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Climate control should have a temperature range

Discussion in 'Model S: User Interface' started by zdre, Jun 4, 2015.

  1. zdre

    zdre 40kWh Model S P6415

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    Instead of setting an absolute temperature, it would be much better if you could set a range. For example, I do not want heat/ac to turn on when the temperature is between 65 and 75F, I would want vent to be active in this range. Another nice enhancement would be to be able to turn off heat without having to mess with temperature control. It would be great he choice between ac on and off was changed between Heat only, Ac only, Vent only, and full auto.
     
  2. bob_p

    bob_p Member

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    At least for my 3xxx VIN P85, the temperature sensor is not very accurate. For air conditioning, I manually set the temperature 67 or 68 to keep the interior cool. But for heating, I have to manually set the temperature around 73-74.

    Not sure if the newer cars have this problem - but at least for the early models - this has been a known problem.

    Instead of a range - what might be more useful would be to factor in the outside temperature - so that the system could automatically switch between the air conditioning and heating temperatures, based on the outside air temp.

    This temperature problem is a relatively minor issue - and this usually requires fixing the temperatures only a couple of times each year - so it hasn't been a big deal. But I've never had this problem with any other car with an "automatic" air conditioner.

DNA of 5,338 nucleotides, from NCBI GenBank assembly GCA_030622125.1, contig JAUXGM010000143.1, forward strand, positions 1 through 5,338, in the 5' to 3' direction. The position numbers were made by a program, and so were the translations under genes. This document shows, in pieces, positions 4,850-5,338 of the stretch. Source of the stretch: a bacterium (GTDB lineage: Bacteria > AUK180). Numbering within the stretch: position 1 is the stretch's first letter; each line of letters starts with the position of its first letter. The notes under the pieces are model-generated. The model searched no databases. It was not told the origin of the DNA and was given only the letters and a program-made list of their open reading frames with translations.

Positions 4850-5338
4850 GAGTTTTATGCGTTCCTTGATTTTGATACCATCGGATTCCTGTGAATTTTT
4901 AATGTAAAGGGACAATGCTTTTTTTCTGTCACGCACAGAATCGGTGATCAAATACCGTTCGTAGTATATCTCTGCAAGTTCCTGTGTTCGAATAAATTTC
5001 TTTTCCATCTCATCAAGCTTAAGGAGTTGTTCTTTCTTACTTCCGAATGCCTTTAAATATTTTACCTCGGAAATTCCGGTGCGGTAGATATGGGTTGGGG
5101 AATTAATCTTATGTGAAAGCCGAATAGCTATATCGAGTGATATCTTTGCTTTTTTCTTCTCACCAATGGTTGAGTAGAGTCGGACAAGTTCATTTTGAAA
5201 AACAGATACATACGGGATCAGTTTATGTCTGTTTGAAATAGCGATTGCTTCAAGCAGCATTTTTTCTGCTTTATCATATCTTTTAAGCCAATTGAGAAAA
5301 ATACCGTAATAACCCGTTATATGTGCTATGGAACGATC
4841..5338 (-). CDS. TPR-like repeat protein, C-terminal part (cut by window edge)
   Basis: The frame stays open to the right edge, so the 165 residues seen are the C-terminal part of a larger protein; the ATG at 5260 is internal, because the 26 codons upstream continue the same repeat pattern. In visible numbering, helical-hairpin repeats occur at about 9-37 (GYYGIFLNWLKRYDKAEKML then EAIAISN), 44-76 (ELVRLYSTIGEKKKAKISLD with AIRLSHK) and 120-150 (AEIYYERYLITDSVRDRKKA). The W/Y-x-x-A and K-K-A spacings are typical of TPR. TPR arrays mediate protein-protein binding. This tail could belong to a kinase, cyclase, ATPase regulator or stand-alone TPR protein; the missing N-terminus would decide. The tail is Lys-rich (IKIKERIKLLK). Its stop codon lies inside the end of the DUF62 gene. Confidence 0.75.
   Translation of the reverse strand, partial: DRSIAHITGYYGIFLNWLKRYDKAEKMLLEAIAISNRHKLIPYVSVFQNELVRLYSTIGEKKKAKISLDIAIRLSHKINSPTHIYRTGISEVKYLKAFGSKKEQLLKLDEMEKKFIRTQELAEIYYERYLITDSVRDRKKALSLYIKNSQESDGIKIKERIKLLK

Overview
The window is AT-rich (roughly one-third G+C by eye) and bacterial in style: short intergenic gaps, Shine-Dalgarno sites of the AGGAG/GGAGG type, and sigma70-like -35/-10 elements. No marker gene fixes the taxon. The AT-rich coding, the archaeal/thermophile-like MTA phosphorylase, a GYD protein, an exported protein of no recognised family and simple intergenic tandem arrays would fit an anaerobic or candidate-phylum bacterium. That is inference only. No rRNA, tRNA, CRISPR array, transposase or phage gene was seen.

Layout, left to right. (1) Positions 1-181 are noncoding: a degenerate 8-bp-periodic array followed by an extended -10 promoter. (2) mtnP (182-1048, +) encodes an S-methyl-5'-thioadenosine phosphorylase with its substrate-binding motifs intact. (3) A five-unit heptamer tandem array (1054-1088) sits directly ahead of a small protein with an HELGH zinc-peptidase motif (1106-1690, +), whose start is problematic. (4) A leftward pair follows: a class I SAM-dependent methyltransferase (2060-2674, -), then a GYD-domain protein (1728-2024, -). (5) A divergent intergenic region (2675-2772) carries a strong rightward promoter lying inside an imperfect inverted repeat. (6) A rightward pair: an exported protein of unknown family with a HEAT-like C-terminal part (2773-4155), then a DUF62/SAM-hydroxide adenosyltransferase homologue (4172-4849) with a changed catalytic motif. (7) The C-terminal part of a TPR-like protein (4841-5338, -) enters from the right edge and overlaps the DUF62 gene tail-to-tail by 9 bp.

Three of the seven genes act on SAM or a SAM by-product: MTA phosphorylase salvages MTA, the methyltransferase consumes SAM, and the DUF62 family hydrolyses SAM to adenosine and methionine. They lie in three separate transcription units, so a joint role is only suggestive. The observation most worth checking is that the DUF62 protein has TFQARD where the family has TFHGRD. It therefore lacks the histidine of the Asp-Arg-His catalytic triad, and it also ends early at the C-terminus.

3. JMG

    JMG Member

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    Yeah I have noticed that the Model S version of 74 is way different than my old Tahoe's. My Tahoe, I set it on 74 and it was quite comfortable in the summer. The Model S has to be on 69 or 70 to feel the same comfort level.
     
  4. Kbsilver

    Kbsilver Member

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    Certainly with all the electronics Tesla can definitely do better than this. It may be intentional as an energy saving ploy. In our BMWs we usually have the same temperature setting summer and winter. The only time it's not comfortable is if there is sun directly beating down on you through the window requiring a cooler setting.
     
  5. AllenWong

    AllenWong Member

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    I want to add this feature to my app, since my P85D suffers from the same issues. When it's 50-ish out, I set my temp to 78 to feel comfortable. When it's 100 degrees inside, I need to set it to 70 degrees to feel comfortable. It's very odd. If I'm not mistaken, I think user profiles also set the temperatures? Perhaps create two profiles. One for heat and one for cold?
     
  6. commasign

    commasign Active Member

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    Agree with above comments. I wish there was a simple "vent/fresh air" mode.
     
  7. Dborn

    Dborn Confirmed

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    Not to mention a display of the current interior temperature. Yes, i know you can see it in the app. Not very useful when sitting behind the wheel.
     
  8. jerry33

    jerry33 S85 - VIN:P05130 - 3/2/13